The knight did not last long after the invention of the gun. While most weapons couldn't penetrate full plate, any old peasant could pick up a gun and be reasonably deadly with it. And there were a lot of peasants. Now, replace the gun with a flamethrower. Alchemist fire is pretty inexpensive to make and it has the bonus of being non-magical, which means not crafting XP required. Hand-pump flamethrowers aren't all that hard to make, either. While such primitive flamethrowers wouldn't have the tremendous range of modern flamethrowers, they probably have comparable range with primitive firearms. Plus, it's harder to miss with a flamethrower.

    Cloudkill
    Of course, peasant armies auto-fail to cloudkill, so get ready to see something that approximates World War I gas warfare as well.

    Unlimited Power
    Waterwheel meet decanter of endless water. If you're worried about flooding, get a well of many worlds or just teleport it into the ocean or outer space or something.



    Well, I'm starting to run out of steam. One last thing to note is that I haven't set the tone of the game on the GRIMDARK scale. Such a campaign could run from Star Trek-level utopianism to Heavy Metal GRIMDARK.
    "It had a spell put on it by an old fakir," said the sergeant-major, "a very holy man. He wanted to show that fate ruled people's lives, and that those who interfered with it did so to their sorrow."

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    Default Re: Magitech D&D

    I am still working on all the game details, but I had an idea where alchemical runes slammed together with the right catalyst would do something special, depending on the catalyst and the size. The best catalyst is blood as it contains all the elements, the best blood is dragon blood.
    Air + Fire= Explosion
    Air + Water= Mist
    Air+ Earth = Distintigration
    Air+ Air =Wind
    Fire+ Water = Steam
    Fire + Air =Explosion
    Fire + Earth = Lava
    Fire + Fire =Heat
    Earth +Fire= Lava
    Earth +Water=Acid
    Earth + Air= Distintegration
    Earth + Earth = Rock
    Water +Fire =Steam
    Water+ Earth= Acid
    Water + Air= Mist
    Water+ Water= Flood

    Earth plus Air is popular in tunnelling and mining, painting one of the runes in blood on the exposed face. Fire+Water is popular for steam engines, giving an extra boost. You can make a time bomb with a clock, some spring powered hammers with runes of Air and Fire engraved on the faces, and a blood capsule between them.
    Last edited by Ravens_cry; 2011-04-03 at 03:49 AM.
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    Default Re: Magitech D&D

    Milling on this, the question become what do people do then?
    After acquiring the few items you need to cover the bases ( create food, clothing, maybe a rope trick ) what do you DO?

    I think the world would end up polarizing over ideals. Would it end up being a MAD world where no one could actually genocide anyone though? Wouldn't just kicking it in your perfect demi-plane be 'enough'?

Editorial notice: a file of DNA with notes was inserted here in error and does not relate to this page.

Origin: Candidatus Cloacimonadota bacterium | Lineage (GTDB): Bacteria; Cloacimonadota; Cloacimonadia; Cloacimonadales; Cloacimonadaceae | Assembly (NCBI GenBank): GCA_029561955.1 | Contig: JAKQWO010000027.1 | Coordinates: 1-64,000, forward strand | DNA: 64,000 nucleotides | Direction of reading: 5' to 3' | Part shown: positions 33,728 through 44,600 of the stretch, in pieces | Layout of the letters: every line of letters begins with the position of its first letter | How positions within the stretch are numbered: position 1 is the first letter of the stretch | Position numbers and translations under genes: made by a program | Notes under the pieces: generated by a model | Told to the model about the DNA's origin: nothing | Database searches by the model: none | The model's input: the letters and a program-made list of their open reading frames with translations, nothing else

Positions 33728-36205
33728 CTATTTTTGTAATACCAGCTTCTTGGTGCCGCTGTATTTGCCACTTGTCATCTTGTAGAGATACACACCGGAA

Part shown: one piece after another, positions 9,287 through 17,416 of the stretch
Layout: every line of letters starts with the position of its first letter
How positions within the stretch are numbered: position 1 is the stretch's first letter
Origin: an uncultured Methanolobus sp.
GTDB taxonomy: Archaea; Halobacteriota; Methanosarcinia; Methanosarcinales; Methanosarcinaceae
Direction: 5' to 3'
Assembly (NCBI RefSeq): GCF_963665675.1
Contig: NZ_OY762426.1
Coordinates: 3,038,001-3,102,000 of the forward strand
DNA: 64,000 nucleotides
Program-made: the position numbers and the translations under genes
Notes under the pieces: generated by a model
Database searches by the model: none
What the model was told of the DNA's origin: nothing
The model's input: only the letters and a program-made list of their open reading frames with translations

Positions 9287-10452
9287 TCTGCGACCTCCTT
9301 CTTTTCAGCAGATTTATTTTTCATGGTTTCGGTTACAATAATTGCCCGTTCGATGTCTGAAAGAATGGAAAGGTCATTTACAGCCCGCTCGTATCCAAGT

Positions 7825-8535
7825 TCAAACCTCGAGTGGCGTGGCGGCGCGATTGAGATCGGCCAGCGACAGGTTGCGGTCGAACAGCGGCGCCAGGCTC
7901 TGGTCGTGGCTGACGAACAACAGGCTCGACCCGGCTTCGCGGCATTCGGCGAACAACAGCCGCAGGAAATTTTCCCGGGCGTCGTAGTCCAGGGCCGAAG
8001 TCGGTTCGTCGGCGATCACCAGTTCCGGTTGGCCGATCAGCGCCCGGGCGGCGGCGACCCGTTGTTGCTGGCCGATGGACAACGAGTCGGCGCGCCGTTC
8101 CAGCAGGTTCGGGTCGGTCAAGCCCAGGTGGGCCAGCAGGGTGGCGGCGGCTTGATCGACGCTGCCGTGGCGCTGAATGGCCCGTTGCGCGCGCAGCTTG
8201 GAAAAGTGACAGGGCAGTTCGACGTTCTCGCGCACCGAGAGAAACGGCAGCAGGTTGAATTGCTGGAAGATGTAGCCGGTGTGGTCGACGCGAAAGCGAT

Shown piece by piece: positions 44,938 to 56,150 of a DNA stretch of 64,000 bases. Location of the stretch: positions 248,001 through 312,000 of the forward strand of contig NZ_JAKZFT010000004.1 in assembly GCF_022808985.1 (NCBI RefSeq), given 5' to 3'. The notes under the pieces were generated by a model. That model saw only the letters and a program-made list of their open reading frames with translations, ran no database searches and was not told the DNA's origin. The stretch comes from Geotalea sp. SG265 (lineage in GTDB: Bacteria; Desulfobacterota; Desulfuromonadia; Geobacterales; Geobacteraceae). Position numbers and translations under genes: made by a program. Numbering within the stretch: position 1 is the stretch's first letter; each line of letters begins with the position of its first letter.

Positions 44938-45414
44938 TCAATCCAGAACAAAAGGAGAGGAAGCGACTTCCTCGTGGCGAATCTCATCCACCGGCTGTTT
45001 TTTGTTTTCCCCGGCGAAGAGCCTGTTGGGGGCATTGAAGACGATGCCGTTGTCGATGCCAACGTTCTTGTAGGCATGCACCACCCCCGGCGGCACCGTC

My mind just kind of devolves into Hedonism as the only logical course if people didn't end up crusading and blowing each other up.

    Gladiatorial Arenas of stupid epic proportions...cause why the hell not right. you can just rez whatever dies and rebuild whatever gets broken. Nation states having their own athletic teams, basically like football rivalries. ( would also been a good source of XP draining if you play by RAW )

    I do see an epic story arc though, the PCs speak with some ascetic's that have spent who knows how long thinking and observing. They do some tests and get let it what needs to happen. the god of magic has to die. To help you, the weakened gods of Death (poor dude almost never has guests anymore or if they do they are only stopping by for afternoon tea), god of nature ( only 'fun' foods being grown. over population and thus destruction of wilderness. ) ect.

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    Default Re: Magitech D&D

    It depends on how GRIMDARK it is, testpatternmih. On one hand, the powerful could enact stricts controls on who gets access to what magic and you're left with a huge, bitter underclass ruled over by immortal, unkillable lords. If it was more Star Trek-like utopia, there would still be conflict of some sort. After all, Star Trek has instant teleportation, the ability to create anything via replicators, and the ability to create Turning Test-passing AI holograms and they're still able to have interesting stories. Heck, could even run it as a comedy ala Paranoia.

    I do like the God of Death be very displeased, though.

    Whatever ends up happening, there's always going to be conflict. A certain set of people are not content with merely being happy - they have to be happier than everyone else. Plus, there's certain races which are cultural incapable of such an existence. The Neogi, for instance, would still try their best to enslave worlds. They wouldn't be happy until everything is owned and everybody is enslaved. Demons, devils, and other evil outsiders aren't going to just sit back.